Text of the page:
In the ongoing dispute between Oracle America, Inc. and Google LLC, the United States Court of Appeals for the Federal Circuit (the Court of Appeals) reversed the decision from the United States District Court for the Northern District of California (the District Court) denying Oracle’s motion for judgment as a matter of law, and for a new trial. The Court of Appeals concluded that Google’s use of Java application programming interface (API) packages was not fair as a matter of law and remanded the trial back to the District Court for a trial on damages. E-TIPS® previously reported on the dispute between Oracle and Google here and here.

Oracle’s predecessor developed a Java platform for computer programming in the 1990s. Although Oracle makes the Java platform freely available to programmers building applications, it has a licensing scheme in place for those who want to use the APIs in a competing platform or embed the APIs in an electronic device. In creating the Android software platform, Google copied the declaring code of 37 Java API packages verbatim and made the Android software platform freely available for use, publishing its source code under an open source license.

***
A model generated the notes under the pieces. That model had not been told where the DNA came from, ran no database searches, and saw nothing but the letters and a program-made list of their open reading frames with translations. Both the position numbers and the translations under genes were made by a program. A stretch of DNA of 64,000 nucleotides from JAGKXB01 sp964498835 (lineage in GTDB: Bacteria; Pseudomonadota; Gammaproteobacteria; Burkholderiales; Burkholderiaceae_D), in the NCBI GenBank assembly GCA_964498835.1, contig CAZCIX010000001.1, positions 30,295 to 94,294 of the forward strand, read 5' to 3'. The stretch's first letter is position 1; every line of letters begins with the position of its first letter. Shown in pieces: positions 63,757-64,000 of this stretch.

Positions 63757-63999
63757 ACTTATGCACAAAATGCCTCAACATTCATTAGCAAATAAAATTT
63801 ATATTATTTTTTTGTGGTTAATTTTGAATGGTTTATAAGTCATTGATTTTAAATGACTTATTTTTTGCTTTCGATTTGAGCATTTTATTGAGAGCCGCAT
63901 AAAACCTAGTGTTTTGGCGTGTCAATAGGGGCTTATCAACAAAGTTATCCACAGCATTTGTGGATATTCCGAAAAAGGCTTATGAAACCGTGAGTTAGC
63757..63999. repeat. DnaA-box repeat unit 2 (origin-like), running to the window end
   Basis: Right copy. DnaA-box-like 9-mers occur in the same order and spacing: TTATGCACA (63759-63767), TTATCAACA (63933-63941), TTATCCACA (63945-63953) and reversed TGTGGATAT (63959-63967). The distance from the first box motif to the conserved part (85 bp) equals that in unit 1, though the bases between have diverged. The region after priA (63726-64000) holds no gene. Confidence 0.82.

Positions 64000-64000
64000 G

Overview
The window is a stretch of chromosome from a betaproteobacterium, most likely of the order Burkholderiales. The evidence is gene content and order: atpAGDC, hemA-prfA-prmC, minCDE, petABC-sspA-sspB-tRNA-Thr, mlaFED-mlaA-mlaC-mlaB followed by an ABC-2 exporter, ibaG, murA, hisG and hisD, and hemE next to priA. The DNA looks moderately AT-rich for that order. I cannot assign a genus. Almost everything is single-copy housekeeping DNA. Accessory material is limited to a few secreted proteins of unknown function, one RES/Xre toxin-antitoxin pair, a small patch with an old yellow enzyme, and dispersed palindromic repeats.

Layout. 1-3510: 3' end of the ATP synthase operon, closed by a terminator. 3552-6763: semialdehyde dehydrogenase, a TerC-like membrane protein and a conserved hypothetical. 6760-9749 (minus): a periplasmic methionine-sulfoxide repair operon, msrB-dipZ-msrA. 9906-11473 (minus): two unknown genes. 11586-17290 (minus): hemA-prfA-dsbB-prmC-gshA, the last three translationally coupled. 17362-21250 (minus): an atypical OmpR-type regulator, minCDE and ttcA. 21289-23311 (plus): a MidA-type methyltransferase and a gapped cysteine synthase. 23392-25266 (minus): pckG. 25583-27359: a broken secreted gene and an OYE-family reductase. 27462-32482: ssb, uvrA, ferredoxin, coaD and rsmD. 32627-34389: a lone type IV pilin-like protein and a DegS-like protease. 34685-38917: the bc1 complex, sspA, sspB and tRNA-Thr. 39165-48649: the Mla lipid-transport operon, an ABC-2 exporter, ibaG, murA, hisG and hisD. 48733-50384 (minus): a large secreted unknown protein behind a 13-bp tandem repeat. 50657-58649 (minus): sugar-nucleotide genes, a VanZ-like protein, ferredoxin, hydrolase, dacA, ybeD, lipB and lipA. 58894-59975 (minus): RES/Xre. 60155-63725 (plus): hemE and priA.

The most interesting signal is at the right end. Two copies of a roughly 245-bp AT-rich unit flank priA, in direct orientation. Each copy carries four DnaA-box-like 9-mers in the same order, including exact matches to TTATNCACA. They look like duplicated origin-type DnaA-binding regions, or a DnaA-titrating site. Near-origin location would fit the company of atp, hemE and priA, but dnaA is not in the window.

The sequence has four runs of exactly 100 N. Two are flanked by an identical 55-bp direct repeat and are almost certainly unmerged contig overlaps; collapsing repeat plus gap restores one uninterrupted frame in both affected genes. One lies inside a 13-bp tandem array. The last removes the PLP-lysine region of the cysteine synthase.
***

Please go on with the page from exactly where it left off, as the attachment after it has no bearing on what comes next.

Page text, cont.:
The Court of Appeals considered four factors in assessing Google’s fair use defence:

  1. the purpose and character of the use;
  2. the nature of the copyrighted work;
  3. the amount and substantiality of the portion used; and
  4. the effect upon the potential market.

The Court of Appeals concluded, among other things, that the use was commercial and non-transformative, and that the market harm to Oracle was overwhelming.

The Court of Appeals thus reversed the decision of the District Court and remanded the case for a further trial on damages.

Summary By: Michael House


18 04 04

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